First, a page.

Wake up Cricket Australia
Paul Ryan | March 30, 2018
Before a ball was bowled this season cricket fans were subjected to an ugly pay dispute between Cricket Australia and the players.
Some of the biggest names in the game used social media to air their grievances, and while some fans supported the players, others were openly critical. As it was open to the public, fans knew more and understandably more opinions were formed.
I’d hasten to say the tension and combative nature of the dispute eroded whatever trust there was between the governing body and the players.
Trust is the cornerstone of any relationship, whether it be family, a friendship, in business or in sport. Without it, there is no solid foundation to build anything positive and lasting.
Last Saturday in Capetown we watched something more akin to an episode of Fawlty Towers, than Test Match Cricket. Something was up and it was clear it was going to be big and potentially quite damaging.
After a day’s play, press conferences follow and blind Freddy could have predicted the line of questioning in this one.
As soon as Bancroft undid the cord of his trousers team management should have been on the phone to head office. I don’t care if it was after midnight in Australia, get on the phone to the CEO and Chairman, and wake them up.
It’s called crisis management, and it’s an integral part of any successful organisation.
What happened next… well, it’s been a very sad week for cricket and lovers of the game.
I am sad and I am angry.
Before I go on I’d like to add another certainty in life. There's death, taxes, and I’d like to add self-interest.
It seems it was in everyone’s self-interest to come out and condemn the players, and frankly, in some instances, it was ridiculously hypocritical. Who would have thought our politicians could openly decry anyone and anything being premediated or calculated in an effort to conceal?
Leadership is about being proactive, not reactive. I’ve got some questions for Cricket Australia if you don’t mind.
How can you as the governing body of cricket in Australia, a huge brand, the custodian of the game, the sponsors, the fans and players of all ages, not have foreshadowed what was about to happen?
Where was your crisis management policy?
Why did you send two of your players into a press conference without preparation, instructing them to be open and “off the cuff” and tell the world what happened, before you even knew the full details of what, who and how yourselves?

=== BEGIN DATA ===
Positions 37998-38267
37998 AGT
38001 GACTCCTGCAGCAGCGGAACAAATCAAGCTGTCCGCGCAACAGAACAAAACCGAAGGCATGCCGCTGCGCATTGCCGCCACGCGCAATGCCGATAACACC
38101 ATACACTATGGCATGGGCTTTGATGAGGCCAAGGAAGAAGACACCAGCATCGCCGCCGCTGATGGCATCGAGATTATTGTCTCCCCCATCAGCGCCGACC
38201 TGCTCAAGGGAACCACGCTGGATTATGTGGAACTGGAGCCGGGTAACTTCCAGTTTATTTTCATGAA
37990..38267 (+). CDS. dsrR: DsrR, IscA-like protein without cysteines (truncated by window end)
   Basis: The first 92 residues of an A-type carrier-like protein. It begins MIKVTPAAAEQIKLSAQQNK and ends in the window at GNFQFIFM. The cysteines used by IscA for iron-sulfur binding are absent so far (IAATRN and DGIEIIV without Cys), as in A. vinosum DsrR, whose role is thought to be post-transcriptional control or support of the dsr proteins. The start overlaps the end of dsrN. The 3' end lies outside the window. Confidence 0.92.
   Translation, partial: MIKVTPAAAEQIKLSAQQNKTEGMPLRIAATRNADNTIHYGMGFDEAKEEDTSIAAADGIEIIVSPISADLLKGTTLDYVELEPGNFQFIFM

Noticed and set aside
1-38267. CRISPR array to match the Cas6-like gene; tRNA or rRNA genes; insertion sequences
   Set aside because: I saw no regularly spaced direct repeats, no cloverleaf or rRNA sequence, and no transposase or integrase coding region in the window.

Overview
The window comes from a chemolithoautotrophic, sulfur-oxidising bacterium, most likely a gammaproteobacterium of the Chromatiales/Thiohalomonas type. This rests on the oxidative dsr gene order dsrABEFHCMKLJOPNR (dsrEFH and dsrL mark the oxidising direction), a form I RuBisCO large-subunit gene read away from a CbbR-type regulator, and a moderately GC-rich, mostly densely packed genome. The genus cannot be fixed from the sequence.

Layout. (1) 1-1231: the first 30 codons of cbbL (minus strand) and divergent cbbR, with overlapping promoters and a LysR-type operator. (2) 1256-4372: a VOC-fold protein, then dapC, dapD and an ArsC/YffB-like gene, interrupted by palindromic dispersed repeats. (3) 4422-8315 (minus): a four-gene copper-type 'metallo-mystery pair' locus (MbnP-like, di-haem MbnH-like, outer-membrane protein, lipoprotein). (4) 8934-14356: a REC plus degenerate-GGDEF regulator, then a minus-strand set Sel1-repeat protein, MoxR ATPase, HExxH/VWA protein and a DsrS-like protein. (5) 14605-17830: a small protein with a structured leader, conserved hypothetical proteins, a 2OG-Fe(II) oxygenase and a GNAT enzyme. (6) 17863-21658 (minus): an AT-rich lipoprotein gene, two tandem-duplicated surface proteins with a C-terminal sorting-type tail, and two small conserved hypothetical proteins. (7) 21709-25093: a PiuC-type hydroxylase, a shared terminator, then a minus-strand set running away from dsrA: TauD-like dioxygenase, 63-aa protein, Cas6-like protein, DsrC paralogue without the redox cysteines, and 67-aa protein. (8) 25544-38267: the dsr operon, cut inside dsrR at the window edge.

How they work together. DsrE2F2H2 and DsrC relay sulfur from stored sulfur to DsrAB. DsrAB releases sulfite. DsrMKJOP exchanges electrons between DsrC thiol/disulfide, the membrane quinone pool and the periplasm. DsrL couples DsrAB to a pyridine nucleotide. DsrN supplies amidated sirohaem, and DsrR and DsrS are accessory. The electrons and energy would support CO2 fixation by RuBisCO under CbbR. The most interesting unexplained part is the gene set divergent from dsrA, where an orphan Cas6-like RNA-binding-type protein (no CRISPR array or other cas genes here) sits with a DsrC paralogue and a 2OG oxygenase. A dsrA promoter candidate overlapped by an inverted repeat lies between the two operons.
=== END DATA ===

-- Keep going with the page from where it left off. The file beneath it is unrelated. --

Yes, I can hear some say “hang on, they are 28 and 25 years of age, earning a lot of money and one is the Captain of Australia”.
Fair point, and I’m not suggesting a cover-up. Many have made the comment that the captain underestimated the backlash. I’d suggest Cricket Australia did as well.
To the credit of Smith and Bancroft, they were very forthcoming
Cricket Australia is a big organisation and cricket is our national game, we love to be entertained. We love seeing the ball sail into the grandstand, off stumps cartwheeling towards the keeper and fielders in mid-air taking one-handed screamers.
The varying theatre of Tests, ODI and T20’s puts bums on seats and eyes on TV, phones, and iPads – it pays the bills.
The entertainment brings in the revenue, players are essential assets, and therefore Cricket Australia has a duty of care to them. Why then have they turned a blind eye to players testing the boundaries in their behaviour and indulgent in their actions?
I guess it helps when the team is winning.
Speaking of winning it was only a couple of years ago Peter Nevill was Australia’s Wicket Keeper (Tim Paine wasn’t keeping for Tasmania – gee I’d love to know why) and lost his place after a disastrous test against South Africa and ultimately his contract, it was deemed he was too quiet in the field.
The lesser skilled Matthew Wade, a renowned talker, sledger and combative keeper (it’s the Australian way), was then selected.
The fact that Nevill was dropped, a selection endorsed by Cricket Australia because he’s not a “talker”, conveyed an interesting message to players of all ages and fans alike.
To the sanctions.
Steve Smith was charged with having the knowledge of a potential plan and failure to take steps to prevent implementation of the plan.
David Warner was charged with developing the plan and instructing Bancroft to carry out it out.
Warner’s long list of misdemeanours are well documented and we all know, if you’re allowed to test the boundaries, the boundaries will be tested.
Cricket Australia not only allowed Warner to bring his street fighting qualities to the game, they further endorse it, making him vice-captain.
Warner puts bums on seats and eyes on any available screen when he bats, so when he’s been endorsed by his boss and the coach to bring his combativeness to the game, where does the filter start or finish.
What could Smith have done in the heat of the moment in a lunchtime dressing room, that Cricket Australia has been unable to do themselves in 8 years?
Smith was further charged with misleading the public. Look, he might have, but he seemed to be motivated by protecting the endorsed vice-captain and the young fella sitting beside him. Given the scenario, I’d call that leadership.
In recent days big-name sponsors have withdrawn their support and many will blame the players. Please don’t underestimate the impact of poor leadership from Cricket Australia to be a well-considered factor in their decision to withdraw their funds and brand.
Why would a business and its brand want to be associated with a sport that lacks crisis management skills to protect its own brand let alone theirs?
Former Australian Captain Michael Clarke Tweeted during the week
“Too many reputations on the line for the full story not to come out. Cape Town change room is a very small place!”
Clarke is 100% correct about the reputations.
Where does the trust factor sit today?